Section 13K gives powers to summon witnesses and evidence, for example.  People have to cooperate with the Commission, but they do not if it will incriminate themselves, and if they do and it is self-incriminatory the evidence is not admissible in the criminal court case.  But, to be clear, the B-BBEE Commission can make a finding of whether fronting has occurred (section 13J(3) makes this crystal clear) but this is not a criminal conviction.

More likely, what happens here is that the BEE commission could refer you to court to enforce the terms of the ‘fronting’ agreement. For example – a black person (the gardener or the tea lady) is told they become the owner of 51% of the share in a company but never see a share certificate, dividend or board meeting (fronting 101) – the courts could enforce the agreement leaving the black person the legitimate owner of the shares, and the company no longer fronting…as we’ve said before – the risks are high.

The B-BBEE Commission can also refer the matter to the NPA or SAPS (s13J(4) and (5)) or (and here’s another real risk) SARS (s13J(6).  So, to put it in another way, the B-BBEE Commission has access to significant information which they can share with parties with serious teeth.

How to report fronting:

Verification agencies and procurement officers have an obligation in terms of the Act to report fronting, but anyone can lay a complaint or report something suspect here: https://www.bbbeecommission.co.za/lodge-a-complaint-process/

What is the state of fronting?

A lot of fronting is alleged but before turning to the statistics around fronting it is important to contextualize fronting as follows:

Firstly, fronting only became illegal in October 2014.  So, while BEE was introduced in 2003, for the first decade there was no fronting in a legal sense.

Secondly, even though in the first five years of fronting there have not been fronting convictions, it does not mean that fronting does not occur.  This may be more a reflection of our law enforcement agencies or our court backlogs, which are not BEE issues.

Thirdly, one needs to consider whether like so many other crimes, there are reasons for underreporting.  We have already alluded to the risks of reporting a fronting offence where one is also a guilty party, but some parties will not report a crime which does not affect them, because they do not want to become involved in investigations and trials.  And, of course, many people are simply unaware that fronting occurs.  All this does not mean that fronting is not a real problem.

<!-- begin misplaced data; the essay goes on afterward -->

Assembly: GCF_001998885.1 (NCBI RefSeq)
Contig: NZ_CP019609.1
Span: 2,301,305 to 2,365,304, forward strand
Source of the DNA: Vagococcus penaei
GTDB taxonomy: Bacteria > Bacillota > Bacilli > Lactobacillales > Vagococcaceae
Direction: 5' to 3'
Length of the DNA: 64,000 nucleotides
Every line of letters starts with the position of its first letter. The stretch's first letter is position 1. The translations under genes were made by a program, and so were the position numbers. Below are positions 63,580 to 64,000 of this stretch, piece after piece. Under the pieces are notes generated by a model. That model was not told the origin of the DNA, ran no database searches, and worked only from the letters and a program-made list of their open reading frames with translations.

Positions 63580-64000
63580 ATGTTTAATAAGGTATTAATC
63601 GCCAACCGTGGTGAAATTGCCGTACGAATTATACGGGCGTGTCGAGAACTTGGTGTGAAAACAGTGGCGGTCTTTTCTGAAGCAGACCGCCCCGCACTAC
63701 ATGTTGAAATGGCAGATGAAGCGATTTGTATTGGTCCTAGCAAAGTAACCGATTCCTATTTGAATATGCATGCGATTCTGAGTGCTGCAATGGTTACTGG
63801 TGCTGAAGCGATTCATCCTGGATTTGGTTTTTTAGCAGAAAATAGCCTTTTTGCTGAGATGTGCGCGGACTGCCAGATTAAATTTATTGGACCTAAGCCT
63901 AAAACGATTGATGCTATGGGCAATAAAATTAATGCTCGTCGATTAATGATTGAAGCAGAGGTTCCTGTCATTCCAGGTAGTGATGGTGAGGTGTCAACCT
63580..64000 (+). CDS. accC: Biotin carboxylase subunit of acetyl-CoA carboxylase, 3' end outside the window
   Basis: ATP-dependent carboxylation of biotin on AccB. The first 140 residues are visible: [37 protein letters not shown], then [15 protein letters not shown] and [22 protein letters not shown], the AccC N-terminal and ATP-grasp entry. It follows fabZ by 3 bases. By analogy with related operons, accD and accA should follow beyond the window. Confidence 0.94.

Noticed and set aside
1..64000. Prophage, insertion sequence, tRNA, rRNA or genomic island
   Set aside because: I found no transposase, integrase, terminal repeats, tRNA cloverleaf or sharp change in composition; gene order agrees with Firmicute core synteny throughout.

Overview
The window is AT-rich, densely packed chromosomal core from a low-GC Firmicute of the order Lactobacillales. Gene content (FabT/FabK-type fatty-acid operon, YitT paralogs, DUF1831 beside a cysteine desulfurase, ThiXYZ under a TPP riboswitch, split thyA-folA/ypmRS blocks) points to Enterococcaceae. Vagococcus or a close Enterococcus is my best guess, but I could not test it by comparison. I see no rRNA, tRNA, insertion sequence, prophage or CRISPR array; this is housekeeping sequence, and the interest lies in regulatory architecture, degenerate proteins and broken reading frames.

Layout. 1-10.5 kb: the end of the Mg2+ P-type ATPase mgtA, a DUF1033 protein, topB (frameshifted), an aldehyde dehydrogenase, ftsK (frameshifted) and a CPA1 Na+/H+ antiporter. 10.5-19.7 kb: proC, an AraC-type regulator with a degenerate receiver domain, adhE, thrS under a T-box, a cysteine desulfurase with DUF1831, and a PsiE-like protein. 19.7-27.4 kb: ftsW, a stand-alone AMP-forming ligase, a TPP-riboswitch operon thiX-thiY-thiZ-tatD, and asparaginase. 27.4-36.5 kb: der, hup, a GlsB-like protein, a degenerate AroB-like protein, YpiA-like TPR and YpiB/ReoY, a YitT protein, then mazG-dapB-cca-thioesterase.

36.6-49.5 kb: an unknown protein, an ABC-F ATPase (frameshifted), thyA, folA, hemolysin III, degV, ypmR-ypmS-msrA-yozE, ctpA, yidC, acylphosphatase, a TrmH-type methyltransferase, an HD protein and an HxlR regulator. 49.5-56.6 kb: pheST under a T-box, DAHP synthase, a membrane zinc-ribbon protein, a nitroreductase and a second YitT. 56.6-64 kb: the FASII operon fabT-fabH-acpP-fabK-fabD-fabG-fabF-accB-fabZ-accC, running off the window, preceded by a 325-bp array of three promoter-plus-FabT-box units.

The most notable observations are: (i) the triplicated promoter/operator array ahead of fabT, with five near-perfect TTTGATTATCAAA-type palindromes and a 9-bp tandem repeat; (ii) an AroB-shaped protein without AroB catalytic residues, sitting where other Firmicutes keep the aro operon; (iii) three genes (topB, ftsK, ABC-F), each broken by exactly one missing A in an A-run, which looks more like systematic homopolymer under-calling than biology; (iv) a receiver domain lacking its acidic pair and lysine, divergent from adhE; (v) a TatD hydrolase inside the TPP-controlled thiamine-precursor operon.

At the B-BBEE Commission’s 4th Annual Conference earlier this month it was reported that 484 complaints were received up to the end of 2018 and of these three had been referred to criminal prosecution and two to court.  Details were not provided as to what they were referred for, but even if it assumed that all referrals relate to fronting, one will see that the numbers are not as alarming as the popular press would lead one to believe.

Problems with fronting:

The Minister of Trade and Industry did say at the 4th Annual BEE Conference that while fronting needs to “ruthlessly eradicated”, it is equally important “to identify, support and value those who are doing the right thing”.  So, it is important not to throw the baby out with the bath water. The B-BBEE Commission also repeatedly stressed that they urge companies to approach them to review structures or other arrangements they are considering so that they can give guidance/opinions as to how to make them compliant before they are implemented. (Tusker has taken this approach with our structures and continue to engage with the B-BBEE Commission and DTI as we innovate further).

Given our history, there is too much distrust in our society and fronting is immediately suspected to be behind many BEE transactions.  This is often unfair, even though it may sometimes be the case.  The vast majority of South Africans are not criminals and we should not lose sight that we must target the wrongdoers and not go for the innocent.  The B-BBEE Commission is obligated to operate impartially and without fear or prejudice, which means that the B-BBEE Commission respects the principles of our legal system, including of criminal law.

So, if one acts wrongfully one should worry.  If not, do not.

We recommend everyone to keep solid records of decisions made, resolutions, meeting attendance, participation in management, dividends, AGMs etc (standard governance stuff, but essential proof if ever you face a fronting allegation).

Please contact us if you’re looking for a B-BBEE investor/shareholder that’s 100% legitimate and can grow the value of your investment in your business.